Using Logon Scripts in Pure and Mixed Active Directory Environments

by [Published on 9 Dec. 2004 / Last Updated on 9 Dec. 2004]

This article looks at the differences in implementing logon scripts in pure and mixed Active Directory environments, including how to use Group Policy to assign scripts and how to run Windows Script Host (WSH) scripts from batch files.

Logon scripts can be useful tools for configuring desktop environments for users. Some of the things such scripts can be used for include mapping network drives, connecting to shared printers, gathering system information, synchronizing system clocks, and so on. In fact, just about anything you can do from the command-line can be done using a logon script.

Logon scripts have been around for a while and most administrators of Windows-based networks have had occasion to use them. On Windows NT domain-based networks things were simple: if a user needed to have his environment configured using a logon script, the administrator would first write a logon script using the batch programming language, which has been around since the days of MS-DOS. Once written, this script was saved using a .bat extension to make it executable, but to make it work for a particular user the script needed to be found in the NETLOGON share of the domain controller to which the user’s account was authenticated. In Windows NT this NETLOGON share corresponded to the %systemroot%\system32\repl\import\scripts folder, and by placing the script in this folder on the PDC it was automatically replicated to all BDC’s in the domain. Once this was done, the administrator only had to add the name of the script to the Logon Script Name field on the User Environment Profile dialog box using User Manager for Domains.

Then Windows 2000 came along, with its support for assigning logon scripts using Group Policy and its built-in support for Windows Script Host (WSH) as an alternative for traditional batch scripts. While WSH lets you create much more powerful logon scripts and Group Policy lets you manage logon scripts more easily, a problem arises when your networking environment has a mix of desktops that include legacy platforms like Windows 95/98 and Windows NT 4.0 Workstation. The rest of this article provides some suggestions for managing logon scripts in both a mixed (Windows 2000/XP/2003 and legacy Windows 95/98/NT) environment and a pure Windows 2000 (or later) environment.

Using Logon Scripts in a Mixed Environment

By “mixed environment” I mean a mixture of Windows clients that support Group Policy (Windows 2000/XP/2003) and those that don’t (Windows 95/98/NT). Managing logon scripts in environments that include Linux/UNIX or Mac desktops is beyond the scope of this discussion. For simplicity, we’ll focus here on Active Directory environments that have domain controllers running Windows 2000 Server and/or Windows Server 2003 and a mix of current and legacy Windows desktops.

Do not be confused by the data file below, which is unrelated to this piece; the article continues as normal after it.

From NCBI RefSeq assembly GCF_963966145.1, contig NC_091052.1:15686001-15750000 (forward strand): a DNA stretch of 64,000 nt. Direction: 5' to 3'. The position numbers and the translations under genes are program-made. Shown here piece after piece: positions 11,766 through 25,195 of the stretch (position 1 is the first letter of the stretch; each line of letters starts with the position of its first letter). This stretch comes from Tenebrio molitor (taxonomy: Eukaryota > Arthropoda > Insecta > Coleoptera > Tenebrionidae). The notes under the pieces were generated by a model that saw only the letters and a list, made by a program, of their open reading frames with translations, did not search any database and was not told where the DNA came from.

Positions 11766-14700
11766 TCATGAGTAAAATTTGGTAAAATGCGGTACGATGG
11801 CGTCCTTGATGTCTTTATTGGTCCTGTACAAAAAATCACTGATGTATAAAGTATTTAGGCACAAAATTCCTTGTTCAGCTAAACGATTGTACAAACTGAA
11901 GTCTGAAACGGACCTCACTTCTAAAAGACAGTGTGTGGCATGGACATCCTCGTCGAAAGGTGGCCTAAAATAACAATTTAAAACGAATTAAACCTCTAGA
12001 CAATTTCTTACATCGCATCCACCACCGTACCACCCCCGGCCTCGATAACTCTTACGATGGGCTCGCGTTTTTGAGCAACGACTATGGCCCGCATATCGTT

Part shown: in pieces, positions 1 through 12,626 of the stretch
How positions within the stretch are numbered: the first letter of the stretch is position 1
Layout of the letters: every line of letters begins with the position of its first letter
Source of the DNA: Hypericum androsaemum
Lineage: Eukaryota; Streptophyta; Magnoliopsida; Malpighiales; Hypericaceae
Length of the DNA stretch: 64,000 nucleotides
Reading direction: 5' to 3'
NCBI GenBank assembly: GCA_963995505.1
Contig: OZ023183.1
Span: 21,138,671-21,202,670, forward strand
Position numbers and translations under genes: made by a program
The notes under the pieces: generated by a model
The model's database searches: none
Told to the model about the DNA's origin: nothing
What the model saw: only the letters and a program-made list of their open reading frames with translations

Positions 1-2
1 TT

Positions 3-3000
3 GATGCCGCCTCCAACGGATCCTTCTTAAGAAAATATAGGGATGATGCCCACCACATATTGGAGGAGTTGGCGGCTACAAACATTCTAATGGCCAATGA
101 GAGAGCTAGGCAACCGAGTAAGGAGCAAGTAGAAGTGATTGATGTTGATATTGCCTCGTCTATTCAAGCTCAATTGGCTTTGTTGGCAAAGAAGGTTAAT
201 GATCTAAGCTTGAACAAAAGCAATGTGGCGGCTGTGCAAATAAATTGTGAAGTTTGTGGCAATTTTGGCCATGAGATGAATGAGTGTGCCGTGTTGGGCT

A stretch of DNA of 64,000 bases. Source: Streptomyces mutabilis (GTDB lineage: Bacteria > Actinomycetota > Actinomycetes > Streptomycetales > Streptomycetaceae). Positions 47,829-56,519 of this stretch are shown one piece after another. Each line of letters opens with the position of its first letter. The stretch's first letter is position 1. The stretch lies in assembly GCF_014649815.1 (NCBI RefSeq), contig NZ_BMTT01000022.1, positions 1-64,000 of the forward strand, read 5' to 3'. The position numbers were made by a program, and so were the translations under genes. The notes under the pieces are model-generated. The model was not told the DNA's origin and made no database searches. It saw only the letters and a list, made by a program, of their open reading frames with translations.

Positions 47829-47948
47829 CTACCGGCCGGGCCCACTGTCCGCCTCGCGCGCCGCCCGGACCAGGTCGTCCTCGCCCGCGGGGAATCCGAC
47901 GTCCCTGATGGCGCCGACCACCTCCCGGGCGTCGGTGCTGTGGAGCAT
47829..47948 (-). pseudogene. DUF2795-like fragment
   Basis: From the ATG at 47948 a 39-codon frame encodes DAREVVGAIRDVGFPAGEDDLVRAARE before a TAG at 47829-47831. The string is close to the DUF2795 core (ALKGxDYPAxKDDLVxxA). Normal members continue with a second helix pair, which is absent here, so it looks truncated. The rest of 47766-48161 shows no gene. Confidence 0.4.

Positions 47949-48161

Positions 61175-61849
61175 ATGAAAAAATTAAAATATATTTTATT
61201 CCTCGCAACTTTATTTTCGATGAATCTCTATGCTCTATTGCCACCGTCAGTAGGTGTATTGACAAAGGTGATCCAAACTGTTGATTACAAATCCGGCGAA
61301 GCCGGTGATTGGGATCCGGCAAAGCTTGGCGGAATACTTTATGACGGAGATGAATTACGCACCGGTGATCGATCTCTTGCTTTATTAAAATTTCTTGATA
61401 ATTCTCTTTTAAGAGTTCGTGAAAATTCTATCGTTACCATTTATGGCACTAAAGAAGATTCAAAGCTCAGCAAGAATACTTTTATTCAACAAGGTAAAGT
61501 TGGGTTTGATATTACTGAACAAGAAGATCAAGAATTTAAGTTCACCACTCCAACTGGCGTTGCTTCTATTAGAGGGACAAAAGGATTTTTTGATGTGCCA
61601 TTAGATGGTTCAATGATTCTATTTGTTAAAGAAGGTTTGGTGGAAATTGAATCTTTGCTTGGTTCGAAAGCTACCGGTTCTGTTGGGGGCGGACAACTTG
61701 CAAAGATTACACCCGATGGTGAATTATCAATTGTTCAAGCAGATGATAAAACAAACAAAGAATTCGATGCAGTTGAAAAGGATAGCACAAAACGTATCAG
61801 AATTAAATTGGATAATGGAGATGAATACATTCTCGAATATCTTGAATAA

Let’s say you want to use a logon script in a mixed environment to configure users’ desktop environments by mapping a drive letter to a network share. A simple batch file logon script that does this might be this:

@echo off
net use x: \\filesrv\budgets

To use this script, type it into Notepad and save it as logon.bat or something similar. Then put the script into the NETLOGON share on a domain controller, which if your domain controllers are running Windows 2000/2003 can be found at %systemroot%\sysvol\sysvol\<domain_DNS_name>\scripts as shown in Figure 1:


Figure 1: Location of NETLOGON share on Windows 2000/2003 domain controllers

Once this script is placed in the NETLOGON share it will automatically replicate to all domain controllers in the mynewforest.com domain.

The next step is to assign the logon script to the user accounts of users who need to have the script run on their desktop machines. To get the script to run on Bob Smith’s machine, for example, use Active Directory Users and Computers to open the Properties sheet for the User object representing Bob Smith and select the Profiles tab. Then simply type the name of the script in the Logon Script field as shown in Figure 2 below. Note that if you store your logon script in a different share than NETLOGON, you should type the full UNC path instead to the script in the Logon Script field below but make sure the script replicates to all your domain controllers.


Figure 2: Assigning a logon script to user Bob Smith

If you want to leverage the power of Windows Script Host in a mixed environment, you can do so two ways:

  • Download and install the appropriate Directory Services Client (DSClient) for Windows 95/98 or Windows NT. DSClient allows these legacy Windows platforms to participate in an Active Directory environment and they include support for WSH and VBScript. To obtain DSClient for the appropriate platform, see article 288358 in the Microsoft Knowledge Base.
  • Download and install Windows Script Host for Windows 95/98/NT. Doing this lets you run VBScript scripts on these platforms, but it doesn’t give you ADSI functionality so this limits the usefulness of WSH for scripting purposes. You can obtain WSH for Windows 95/98/NT from the Microsoft Download Center.